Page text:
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Column: State audit no reason to demonize city’s efforts

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A state audit of actions taken by the Columbus Redevelopment Commission during the administration of former Mayor Fred Armstrong was harshly critical of the methods employed to realize the goals of the Vision 2020 effort to revitalize the downtown.

According to the state board, the commission failed to follow statutory processes, circumvented public bidding laws and lacked regular reporting and transparency.

Many of the excesses cited by the State Board of Accounts were called into question at the time they were employed. Those elements were repeatedly challenged by this newspaper and a number of residents, including current Mayor Kristen Brown, who turned criticism of the commission into a campaign platform during her successful run for mayor last year.

Brown deserves credit for actions taken since she assumed office to end the processes that had been used by the previous commission and its operating arm, Columbus Downtown Inc., the private nonprofit corporation created to acquire property, negotiate deals and sign leases on behalf of the commission. It has been a painfully long and complex process, but the result should be an important restoration of transparency to the way city government does business.

That said, it is also important that this corrective action not serve to demonize the public servants who, through the Redevelopment Commission, intended to and actually did revitalize the downtown.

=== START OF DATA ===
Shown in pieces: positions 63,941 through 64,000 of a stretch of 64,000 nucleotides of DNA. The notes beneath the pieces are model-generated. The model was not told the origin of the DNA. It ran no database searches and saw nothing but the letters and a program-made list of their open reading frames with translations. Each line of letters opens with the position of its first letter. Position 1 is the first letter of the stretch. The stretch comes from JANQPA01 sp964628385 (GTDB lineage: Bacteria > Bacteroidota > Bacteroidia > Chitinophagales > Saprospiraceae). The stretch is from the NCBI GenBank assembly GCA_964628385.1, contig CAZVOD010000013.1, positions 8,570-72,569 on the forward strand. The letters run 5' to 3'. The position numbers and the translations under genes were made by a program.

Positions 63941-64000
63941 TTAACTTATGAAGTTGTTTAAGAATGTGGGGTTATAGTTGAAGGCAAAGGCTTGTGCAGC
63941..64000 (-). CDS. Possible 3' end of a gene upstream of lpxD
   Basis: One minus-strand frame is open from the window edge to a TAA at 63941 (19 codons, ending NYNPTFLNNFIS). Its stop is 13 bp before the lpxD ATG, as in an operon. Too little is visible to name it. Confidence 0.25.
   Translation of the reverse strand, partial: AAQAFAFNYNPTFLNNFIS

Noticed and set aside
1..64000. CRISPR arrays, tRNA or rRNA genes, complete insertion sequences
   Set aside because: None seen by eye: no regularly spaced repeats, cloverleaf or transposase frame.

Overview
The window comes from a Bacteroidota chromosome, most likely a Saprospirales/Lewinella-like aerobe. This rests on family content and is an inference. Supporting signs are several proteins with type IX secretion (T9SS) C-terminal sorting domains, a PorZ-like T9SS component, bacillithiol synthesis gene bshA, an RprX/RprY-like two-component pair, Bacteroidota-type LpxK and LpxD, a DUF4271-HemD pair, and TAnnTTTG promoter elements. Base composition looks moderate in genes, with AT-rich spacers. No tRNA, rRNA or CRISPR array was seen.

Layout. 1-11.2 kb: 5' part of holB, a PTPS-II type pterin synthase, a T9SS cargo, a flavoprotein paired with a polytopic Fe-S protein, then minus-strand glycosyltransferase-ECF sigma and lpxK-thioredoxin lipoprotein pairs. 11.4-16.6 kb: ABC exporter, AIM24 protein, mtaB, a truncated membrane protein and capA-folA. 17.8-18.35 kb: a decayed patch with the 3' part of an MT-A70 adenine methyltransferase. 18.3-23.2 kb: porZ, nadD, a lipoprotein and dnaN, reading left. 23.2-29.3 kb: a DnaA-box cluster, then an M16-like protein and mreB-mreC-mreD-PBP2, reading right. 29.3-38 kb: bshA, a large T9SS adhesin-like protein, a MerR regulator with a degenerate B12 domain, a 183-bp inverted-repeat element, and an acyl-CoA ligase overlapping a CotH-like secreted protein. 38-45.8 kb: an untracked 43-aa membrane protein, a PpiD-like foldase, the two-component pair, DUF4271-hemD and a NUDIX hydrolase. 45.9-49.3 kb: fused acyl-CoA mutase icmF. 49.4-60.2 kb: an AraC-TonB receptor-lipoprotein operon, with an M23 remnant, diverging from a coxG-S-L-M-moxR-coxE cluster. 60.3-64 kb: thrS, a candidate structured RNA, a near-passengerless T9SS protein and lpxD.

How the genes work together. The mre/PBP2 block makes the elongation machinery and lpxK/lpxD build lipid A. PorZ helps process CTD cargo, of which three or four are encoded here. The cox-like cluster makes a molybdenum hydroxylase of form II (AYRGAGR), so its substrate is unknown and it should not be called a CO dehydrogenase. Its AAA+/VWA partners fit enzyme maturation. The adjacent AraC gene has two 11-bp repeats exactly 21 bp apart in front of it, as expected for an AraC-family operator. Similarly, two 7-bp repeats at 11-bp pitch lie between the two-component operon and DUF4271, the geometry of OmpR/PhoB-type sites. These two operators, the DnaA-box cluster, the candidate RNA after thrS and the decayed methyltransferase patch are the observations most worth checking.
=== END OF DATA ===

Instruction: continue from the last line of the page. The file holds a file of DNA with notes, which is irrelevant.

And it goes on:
Although the State Board of Accounts was harsh in its criticism of the highly restrictive processes both entities followed, there has never been any allegation that the individuals profited to any degree whatsoever.

In fact, many of the individuals involved, such as former Redevelopment Commission Chairman Tom Vujovich and other members of the organization, served in a voluntary capacity. In a number of instances, some individuals donated as much or more time to the redevelopment effort as they did to their own jobs.

It is apparent that the various individuals involved in the process took actions that had been deemed appropriate by their legal counsels. They were done with the best of intentions, with the goal being to improve the quality of life in Columbus. Even some of the more questionable methods employed, such as bypassing the public bidding procedure, were in an effort to get what was best for the city.

It was, however, a process that was deemed inappropriate by the State Board of Accounts and earlier by the voters of Columbus who, through their election of Brown, signaled a desire for greater transparency in how the city does its business.

Through her diligent efforts, it is highly unlikely that the city will return to such practices during her term of office, but it is important that this open approach to governing be passed on to future administrations and there not be any lapses into amnesia by future officials who might be emboldened to employ shortcuts in their dealings.

It is also important that the men and women who were instrumental in achieving the goal of revitalizing the downtown not be mis-characterized for doing what they deemed best for their community.

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